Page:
The Australian Financial Review subsequently condemned “eco-activists” for the costs they are supposedly inflicting on the Australian community (Eco-activism is a major cost to the community, 6th August 2015) after the courts overturned Federal Government approval of the Carmichael Mine in the Galilee Basin. Instead of condemnation, these activists should be congratulated for their fiscal responsibility in trying prevent substantial economic damage and wasted assets, which will be the outcome if the Galilee Basin coal developments are allowed to proceed.

Predictably we then had the Prime Minister’s Captain’s Call. Coal, we are told yet again, is essential for the future of humanity, and for the alleviation of poverty in countries like India. Every other consideration must now be subjugated to the interests of these major projects proceeding. Not just in the Galilee Basin, but also the Shenhua Watermark mine in the Liverpool Plains, coal seam gas everywhere and a host of others.

The preservation of biodiversity, such as the snakes and skinks in Galilee is important, but the real issue is climate change. Clearly the incumbency does not understand the implications of the latest climate science and evidence of climate change impact around the world.

Climate change is happening far faster and more extensively than officially acknowledged, largely driven by human carbon emissions.  We are experiencing substantial economic and social disruption at the 1oC warming which has already occurred relative to pre-industrial levels, let alone the additional 1oC to which we are probably committed by virtue of historic emissions. The official limit of 2oC warming is not safe, it is now highly dangerous.

If the Galilee Basin and Watermark projects proceed, it will have catastrophic climate consequences, akin to other large high-carbon expansions such as the Canadian Tar Sands.  Quite simply, as the IMF, IEA, World Bank and other authorities state, these developments cannot be allowed to happen.

Poverty, far from being alleviated by them, will be created. Have the incumbency “experts” thought about the implications of the extreme events happening right now on the Indian Subcontinent – unprecedented heat last week, unprecedented rainfall now, to which climate change is contributing significantly? Not to mention extensive damage in North America from extreme drought and fires as the El Nino intensifies, as we will no doubt experience shortly. All occurring at only 1oC global warming.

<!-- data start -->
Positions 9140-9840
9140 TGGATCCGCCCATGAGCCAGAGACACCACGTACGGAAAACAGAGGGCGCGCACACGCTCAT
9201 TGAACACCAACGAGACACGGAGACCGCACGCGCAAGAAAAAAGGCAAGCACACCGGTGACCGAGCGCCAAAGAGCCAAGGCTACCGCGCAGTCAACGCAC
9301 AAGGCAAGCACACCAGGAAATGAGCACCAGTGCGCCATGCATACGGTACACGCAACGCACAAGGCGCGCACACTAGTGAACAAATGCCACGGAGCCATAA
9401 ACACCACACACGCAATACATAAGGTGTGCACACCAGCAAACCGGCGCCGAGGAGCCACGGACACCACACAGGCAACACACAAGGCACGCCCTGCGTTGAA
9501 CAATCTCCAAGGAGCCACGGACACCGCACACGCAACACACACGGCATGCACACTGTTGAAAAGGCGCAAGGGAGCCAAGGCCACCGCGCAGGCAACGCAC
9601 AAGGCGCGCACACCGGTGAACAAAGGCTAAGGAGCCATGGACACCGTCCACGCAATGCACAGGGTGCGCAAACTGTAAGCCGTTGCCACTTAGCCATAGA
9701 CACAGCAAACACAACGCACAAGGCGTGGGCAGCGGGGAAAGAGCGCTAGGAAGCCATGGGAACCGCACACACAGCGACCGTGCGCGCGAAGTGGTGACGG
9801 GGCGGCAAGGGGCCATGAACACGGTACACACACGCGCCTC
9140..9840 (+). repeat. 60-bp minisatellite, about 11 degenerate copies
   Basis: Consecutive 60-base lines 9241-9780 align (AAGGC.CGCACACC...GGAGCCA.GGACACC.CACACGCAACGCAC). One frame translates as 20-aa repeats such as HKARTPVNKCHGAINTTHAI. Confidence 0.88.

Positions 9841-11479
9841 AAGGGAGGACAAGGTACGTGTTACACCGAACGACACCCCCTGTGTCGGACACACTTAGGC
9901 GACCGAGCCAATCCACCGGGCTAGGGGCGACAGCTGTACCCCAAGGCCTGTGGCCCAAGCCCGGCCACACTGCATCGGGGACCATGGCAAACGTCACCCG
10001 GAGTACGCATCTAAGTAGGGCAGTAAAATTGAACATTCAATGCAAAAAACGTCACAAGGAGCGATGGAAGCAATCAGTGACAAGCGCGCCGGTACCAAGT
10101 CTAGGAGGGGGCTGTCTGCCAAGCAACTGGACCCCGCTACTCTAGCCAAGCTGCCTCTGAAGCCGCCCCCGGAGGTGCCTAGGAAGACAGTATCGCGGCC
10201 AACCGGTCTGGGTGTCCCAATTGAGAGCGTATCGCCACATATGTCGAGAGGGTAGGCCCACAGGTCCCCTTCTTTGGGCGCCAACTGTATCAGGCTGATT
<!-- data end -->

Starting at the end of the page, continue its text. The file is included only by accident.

Those who lead economic debate in this country need to wake up to the fact that climate change will be the factor having the greatest impact on the Australian economy and society from now, to the point that it will fundamentally change our economic and business models.  It should be at the top of the agenda for the forthcoming National Reform Summit being promoted by both newspapers, but it is a fair bet it will not even feature.

This Captain’s Call, if the Prime Minister gets his way, will be the biggest economic disaster in Australia’s history and will fundamentally undermine our National Security. Sounder heads must prevail.

Ian Dunlop was formerly an international oil, gas and coal industry executive, chair of the Australian Coal Association and CEO of the Australian Institute of Company Directors. He is a Member of the Club of Rome, a Director of Australia21 and a Fellow of the Centre for Policy Development.

 An edited version of this article appeared in Renew Economy on 7th August 2015: http://reneweconomy.com.au/2015/coal-the-captains-call-and-its-catastrophic-implications-88298

August 07 / 2015
Author itdunlop
Category Uncategorized
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The Australian Elites Have Failed Us On Climate Change

The recent utterances of Maurice Newman, Chair of the Prime Minister’s Business Advisory Council, suggesting that climate change is nothing more than an attempt to establish “a new world order under the UN”, engendered some hilarity. They should not, because his comments highlight a fundamental failure of leadership on the part of Australia’s elites which is potentially disastrous.

The Business Advisory Council comprises some of the great and the good of Australia: Chairs of our leading mining, manufacturing, communications and construction companies and banks, ex-heads of the Prime Minister’s Department, Treasury and the Productivity Commission.

Whilst Maurice Newman’s writing is prefaced with the disclaimer that his views are his own, they clearly carry great weight in setting government policy. Whether it be the removal of carbon pricing, the pretence that Direct Action is serious climate policy, an ideological anti-science agenda reminiscent of the Dark Ages, or the charade of cutting the RET to reduce consumer costs when its own advice demonstrated exactly the opposite, the Federal Government’s actions have made it abundantly clear that it has no intention of taking climate change seriously.